It’s so easy to get caught up in the headlines of the day and their potential impact on our investments. Today it’s the debate over how to go about addressing the debt ceiling. But there’s always something: interest rates rising (or falling), the stock market rising (or falling), tax rates rising (or falling), and on and on.
If we stop and think about it, most of us probably recognize that the one variable we have no control over is our rate of return. Yet that’s where we focus much of our effort. Instead, we’re usually better off focusing on those areas where we are directly in control.
Times that seem particularly uncertain tend to paralyze many investors. They can’t figure out what to make of the information bombarding them, so they shrink into a defensive posture where they’re afraid to do anything.
If that’s been you, SmartMoney author Glenn Ruffenach has a list of areas for you to focus on as you work on your retirement plan. The good news is these are all under your direct control. (Read the full article for more on each one.)
Setting a budget. It’s among the most important steps in planning for later life, but less than half of workers have put pencil to paper, according to the Employee Benefit Research Institute. Why are budgets so critical? Projecting expenses and income can help you pin down your “number,” the amount of money you need to save for retirement.
Timing Social Security. If you’re married, the timing of exactly when each spouse first files for benefits can translate into thousands of dollars gained — or lost — in retirement.
Reducing debt. Between 2000 and 2008, the average debt for households headed by a person age 55-plus almost doubled to $66,000, according to Strategic Business Insights, a research firm in Menlo Park, Calif. Again, here’s where would-be retirees can take the reins.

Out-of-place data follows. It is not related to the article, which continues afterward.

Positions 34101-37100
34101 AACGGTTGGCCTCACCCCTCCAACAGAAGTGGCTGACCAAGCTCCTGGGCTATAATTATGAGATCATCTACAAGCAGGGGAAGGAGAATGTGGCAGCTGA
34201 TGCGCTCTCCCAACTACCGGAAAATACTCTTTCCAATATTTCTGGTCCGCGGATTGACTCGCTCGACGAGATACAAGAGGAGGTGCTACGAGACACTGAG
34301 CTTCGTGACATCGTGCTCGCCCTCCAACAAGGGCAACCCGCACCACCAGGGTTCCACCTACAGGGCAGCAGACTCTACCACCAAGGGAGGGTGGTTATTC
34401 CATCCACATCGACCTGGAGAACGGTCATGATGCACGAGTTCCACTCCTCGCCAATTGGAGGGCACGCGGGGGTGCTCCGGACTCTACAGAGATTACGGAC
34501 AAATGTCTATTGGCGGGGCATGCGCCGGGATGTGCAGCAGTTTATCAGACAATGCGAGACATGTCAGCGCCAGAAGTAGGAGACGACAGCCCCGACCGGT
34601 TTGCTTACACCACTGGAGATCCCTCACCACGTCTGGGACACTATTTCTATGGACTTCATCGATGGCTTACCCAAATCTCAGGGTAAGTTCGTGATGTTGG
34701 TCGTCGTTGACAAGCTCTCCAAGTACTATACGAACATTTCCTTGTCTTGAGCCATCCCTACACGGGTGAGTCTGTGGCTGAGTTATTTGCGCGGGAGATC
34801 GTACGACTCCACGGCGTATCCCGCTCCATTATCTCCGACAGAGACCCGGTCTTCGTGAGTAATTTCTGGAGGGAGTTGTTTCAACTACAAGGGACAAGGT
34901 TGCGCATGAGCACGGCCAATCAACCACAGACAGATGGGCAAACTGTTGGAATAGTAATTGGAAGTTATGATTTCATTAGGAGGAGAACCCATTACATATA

Creating a pension. If nothing else, the recent financial meltdown underscores the need for investments that throw off income, regardless of what’s happening in the markets.
Managing taxes. No, you can’t control tax rates, but you can practice “tax diversification,” says Randall, of Financial Enlightenment. … “You don’t know what your effective tax rate will be in retirement,” Randall says. “That’s why you should diversify.”
Planning for long-term care. Yes, this is a tough one. But it’s also an area where failing to act could prove devastating. Among your options: self-insuring, if you can set aside sufficient funds. Long-term-care insurance, which is complicated and expensive, is another possibility, as are so-called hybrid policies that provide some long-term-care benefits and some life insurance (but perhaps not enough of either).
Too strapped for time to dig into these areas? Ruffenach isn’t buying it:
I know: The invariable response is, “But I don’t have time.” Please. It never fails to amaze me how people will spend weeks planning a visit to Disneyland with the grandchildren but won’t take a few hours to assemble a retirement budget that could easily last 30 years. Believe me: You can find time. Take control of what you can control — and take the anxiety out of your retirement planning.
By Mark Biller
Mark Biller is Sound Mind Investing’s Executive Editor. His writings on a broad range of financial topics have been featured in a variety of national print and electronic media, and he has appeared as a financial commentator for various national and local radio programs. Mark is also the Senior Portfolio Manager of the SMI Funds.